Sister Hazel’s secret to success: ‘We genuinely love each other’

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For nearly 27 years, the band Sister Hazel has been writing music, playing together, and touring.

And, believe it or not, they still like each other.

While many may know the band for their iconic 1997 hit “All for You” from their platinum album …Somewhere More Familiar, Sister Hazel has continued making music together, and they’ve had five back-to-back Billboard Top Country album chart entries.

Lead guitarist Ryan Newell says, though, that just because they’re in the country music scene now doesn’t mean that they’ve changed their signature sound. Being in country music is “just as surprising to us,” Newell tells Baltimore Post-Examiner. “But basically, the format that they decided to put us in back in the ‘90s doesn’t exist anymore.”

“We purely just concentrate on the music and try to write and play songs that we love to play, and then we give it to our label,” Newell explains. The label decides what genre the music goes into. “We tell stories, have vocal harmonies, and guitar solos, and that’s kind of what country music is doing these days.”

Drew Copeland (left) and Ryan Newell.

Although the band began as a college party band based in Gainesville, Florida (and named themselves after a nun who ran a homeless shelter there), Newell says that Sister Hazel has had roots in Nashville for more than a decade. In addition to doing a lot of co-writes on songs with a number of Nashville-based songwriters, the band has also played the Grand Ole Opry as well as the CMA Fest. “We’ve always felt at home in Nashville,” Newell says.

Telling Stories

Over the past two years, Sister Hazel released four EPs from the Element series called Water, Wind, Fire, and Earth. Newell says that while they will release full records again, these shorter releases enabled the band to be creative for the better part of two years while giving their fans a lot of new music.

Considering that Baltimore has serious issues with opioid and drug addiction, the song “Won’t See Me Again” on the Water EP will resonate with a lot of listeners.

Sister Hazel rocking the State Theatre in Virginia earlier this year.

Newell says that the song was written by Sister Hazel singer/songwriter Drew Copeland about his brother-in-law, who had problems with alcohol. It’s also well-documented that Sister Hazel’s lead singer, Ken Block, is in recovery.

“All of us have had people in our lives who have struggled with it, and Drew just wrote the perfect song for it. I think what’s great about song is the sense of hope at the end, which actually wasn’t the case for his brother-in-law,” Newell says. “He wanted to put a positive spin—almost a Ken-like spin—on the end of it.”

Some of their fans, called Hazelnuts, have followed the band since their bar-playing days. “A lot of them are sober now; it’s just part of life,” Newell says.

Fans also respond to their song “Change Your Mind,” from the album Fortress. “It’s about changing your whole perspective on your life, and a lot of people connect with that,” Newell says.

Sister Hazel lead singer Ken Block.

In terms of their songs, Newell says that every band member writes songs and contributes to them.

“That’s the ultimate goal for anyone who’s involved in art—to try to put people in a better place. Even our namesake, Sister Hazel, put people in a better place in homeless shelters,”  Newell says. “That was kind of our goal to begin with, and I think all of us have had songs that have resonated inside their minds and hearts. To be able to give that back to somebody else—that’s why we do it.”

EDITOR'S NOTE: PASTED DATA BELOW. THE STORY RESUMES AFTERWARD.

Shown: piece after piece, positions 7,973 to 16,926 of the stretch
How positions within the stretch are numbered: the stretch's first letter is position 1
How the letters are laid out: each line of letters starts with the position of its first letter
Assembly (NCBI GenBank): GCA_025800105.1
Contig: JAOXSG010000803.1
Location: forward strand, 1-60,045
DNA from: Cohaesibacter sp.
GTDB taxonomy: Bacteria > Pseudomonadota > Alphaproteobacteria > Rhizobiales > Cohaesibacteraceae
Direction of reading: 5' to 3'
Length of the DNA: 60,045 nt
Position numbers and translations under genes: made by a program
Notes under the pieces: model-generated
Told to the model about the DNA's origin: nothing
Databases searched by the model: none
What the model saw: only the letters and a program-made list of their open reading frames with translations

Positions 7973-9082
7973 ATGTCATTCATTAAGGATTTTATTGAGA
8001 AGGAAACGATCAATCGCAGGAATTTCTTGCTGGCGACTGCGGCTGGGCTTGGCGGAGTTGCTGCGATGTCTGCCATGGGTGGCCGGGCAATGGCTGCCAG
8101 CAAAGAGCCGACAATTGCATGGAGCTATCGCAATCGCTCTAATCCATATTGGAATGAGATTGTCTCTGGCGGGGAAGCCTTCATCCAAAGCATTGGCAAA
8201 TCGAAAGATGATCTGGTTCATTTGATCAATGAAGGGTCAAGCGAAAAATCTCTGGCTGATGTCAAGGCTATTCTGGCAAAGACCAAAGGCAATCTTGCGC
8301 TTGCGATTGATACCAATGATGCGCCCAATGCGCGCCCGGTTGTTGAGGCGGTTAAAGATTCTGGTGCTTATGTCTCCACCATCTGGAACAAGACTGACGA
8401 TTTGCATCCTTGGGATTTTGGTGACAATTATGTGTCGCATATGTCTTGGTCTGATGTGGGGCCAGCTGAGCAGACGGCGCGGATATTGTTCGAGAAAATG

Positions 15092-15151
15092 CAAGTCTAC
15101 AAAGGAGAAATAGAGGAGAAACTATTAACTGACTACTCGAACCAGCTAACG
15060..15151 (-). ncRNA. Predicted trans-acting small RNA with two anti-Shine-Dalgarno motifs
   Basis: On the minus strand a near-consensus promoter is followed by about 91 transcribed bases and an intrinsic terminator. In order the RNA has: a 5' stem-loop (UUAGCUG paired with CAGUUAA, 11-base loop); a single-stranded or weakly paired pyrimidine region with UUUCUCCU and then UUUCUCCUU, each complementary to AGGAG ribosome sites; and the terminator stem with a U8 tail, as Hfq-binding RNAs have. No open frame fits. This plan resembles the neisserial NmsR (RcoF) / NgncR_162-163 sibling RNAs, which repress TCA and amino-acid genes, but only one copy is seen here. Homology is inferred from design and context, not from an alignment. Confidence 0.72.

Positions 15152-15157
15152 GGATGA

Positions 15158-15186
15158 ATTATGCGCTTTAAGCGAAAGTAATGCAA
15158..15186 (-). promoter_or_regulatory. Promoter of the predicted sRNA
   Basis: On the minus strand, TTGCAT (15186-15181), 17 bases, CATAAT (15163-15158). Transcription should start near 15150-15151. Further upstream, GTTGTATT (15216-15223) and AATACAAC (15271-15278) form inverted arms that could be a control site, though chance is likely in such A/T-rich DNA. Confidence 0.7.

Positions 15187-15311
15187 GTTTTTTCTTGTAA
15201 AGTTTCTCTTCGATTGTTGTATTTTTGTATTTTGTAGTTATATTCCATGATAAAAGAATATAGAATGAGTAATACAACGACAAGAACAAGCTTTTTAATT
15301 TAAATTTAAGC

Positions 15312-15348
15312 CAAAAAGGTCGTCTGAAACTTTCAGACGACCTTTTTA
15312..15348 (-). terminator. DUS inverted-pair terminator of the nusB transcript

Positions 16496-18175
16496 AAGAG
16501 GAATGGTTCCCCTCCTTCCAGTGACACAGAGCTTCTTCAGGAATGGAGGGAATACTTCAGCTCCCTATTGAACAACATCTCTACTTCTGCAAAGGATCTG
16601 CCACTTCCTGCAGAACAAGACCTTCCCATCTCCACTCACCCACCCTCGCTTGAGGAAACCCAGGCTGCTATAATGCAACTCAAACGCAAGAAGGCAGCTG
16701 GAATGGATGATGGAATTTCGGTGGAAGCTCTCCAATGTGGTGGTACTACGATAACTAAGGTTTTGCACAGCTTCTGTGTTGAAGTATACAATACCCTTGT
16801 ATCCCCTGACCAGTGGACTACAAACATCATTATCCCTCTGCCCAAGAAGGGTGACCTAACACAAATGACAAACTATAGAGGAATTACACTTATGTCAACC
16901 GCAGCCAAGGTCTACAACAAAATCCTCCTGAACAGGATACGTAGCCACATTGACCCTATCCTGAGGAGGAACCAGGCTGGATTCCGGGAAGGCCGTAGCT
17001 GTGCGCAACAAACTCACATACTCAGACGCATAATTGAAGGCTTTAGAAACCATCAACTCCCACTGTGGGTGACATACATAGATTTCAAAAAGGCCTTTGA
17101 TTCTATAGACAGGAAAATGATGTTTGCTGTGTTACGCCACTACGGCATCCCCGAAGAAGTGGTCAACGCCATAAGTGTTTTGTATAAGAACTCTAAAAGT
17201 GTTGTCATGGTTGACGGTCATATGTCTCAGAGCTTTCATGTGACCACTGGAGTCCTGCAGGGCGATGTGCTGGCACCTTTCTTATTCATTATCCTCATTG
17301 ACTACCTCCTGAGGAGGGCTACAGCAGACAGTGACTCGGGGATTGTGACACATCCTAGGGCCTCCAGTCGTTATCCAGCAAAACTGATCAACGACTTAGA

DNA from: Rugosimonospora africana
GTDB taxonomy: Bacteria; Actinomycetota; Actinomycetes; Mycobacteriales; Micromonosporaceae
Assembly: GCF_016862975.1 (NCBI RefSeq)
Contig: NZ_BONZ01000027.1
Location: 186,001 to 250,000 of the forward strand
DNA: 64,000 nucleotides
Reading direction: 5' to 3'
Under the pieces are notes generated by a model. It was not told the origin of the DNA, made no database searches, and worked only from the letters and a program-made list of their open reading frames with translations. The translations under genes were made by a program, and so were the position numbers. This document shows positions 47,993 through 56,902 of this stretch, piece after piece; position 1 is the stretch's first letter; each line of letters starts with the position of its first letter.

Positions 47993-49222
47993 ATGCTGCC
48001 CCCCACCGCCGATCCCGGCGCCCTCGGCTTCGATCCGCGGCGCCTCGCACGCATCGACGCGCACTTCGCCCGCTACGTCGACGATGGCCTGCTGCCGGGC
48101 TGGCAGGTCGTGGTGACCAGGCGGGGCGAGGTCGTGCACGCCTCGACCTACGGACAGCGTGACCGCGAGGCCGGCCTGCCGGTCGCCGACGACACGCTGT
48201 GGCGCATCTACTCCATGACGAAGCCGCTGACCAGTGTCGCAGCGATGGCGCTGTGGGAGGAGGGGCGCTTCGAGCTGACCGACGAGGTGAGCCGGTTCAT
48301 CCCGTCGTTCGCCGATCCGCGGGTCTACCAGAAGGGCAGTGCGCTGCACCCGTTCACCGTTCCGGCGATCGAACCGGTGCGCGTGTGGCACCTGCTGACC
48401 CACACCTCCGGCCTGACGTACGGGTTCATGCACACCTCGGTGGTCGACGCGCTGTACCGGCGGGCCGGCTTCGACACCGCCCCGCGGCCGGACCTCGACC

Giving back isn’t just in their music. The guys have a nonprofit called the Lyrics for Life Foundation, which benefits children with cancer all over the country. They also host an Annual Camp Hazelnut at Camp Crystal Lake in Florida, for kids and their families who are navigating life and its challenges after a cancer diagnosis.

A Brotherhood

Sister Hazel has stayed together longer than many marriages. As for what makes the band work, Newell says “I think we’ve learned a lot about being in relationships with other people. It’s literally like being married to four other people,” Newell says. He says that they’ve learned how to tolerate each other and to be tolerated. They also have learned to pick their battles.

“We genuinely love each other and like to be around each other. That said, we’re like brothers, so we fight like brothers,” he says. But they always want to keep the band together.

Newell adds that while Sister Hazel is successful, none of the guys are so well off as to have multiple beach homes. “We are still a working band, and we have families to feed. We look at is as our livelihood, and we are really fortunate that we get to do it this way,” Newell says.

He says that if they all hit the lottery for 100’s of millions of dollars, while they might take a break, it wouldn’t be for long. “I would predict that in about a year, we would call each other up and say, ‘I’m bored. Let’s get the band back together,’” admits Newell. “I need to create. This is all we’ve done all of our lives. I think if we woke up one day, and we weren’t doing it, we would miss it for sure.”

Sister Hazel appears at Rams Head On Stage in Annapolis on Wednesday, October 2. For more information or tickets check out the Rams Head website.

The band consists of Ken Block, lead vocals, acoustic guitar, Jett Beres, bass, harmony vocals, Drew Copeland, rhythm guitar, vocals, Ryan Newell, lead and slide guitar, harmony vocals and Mark Trojanowski on drums.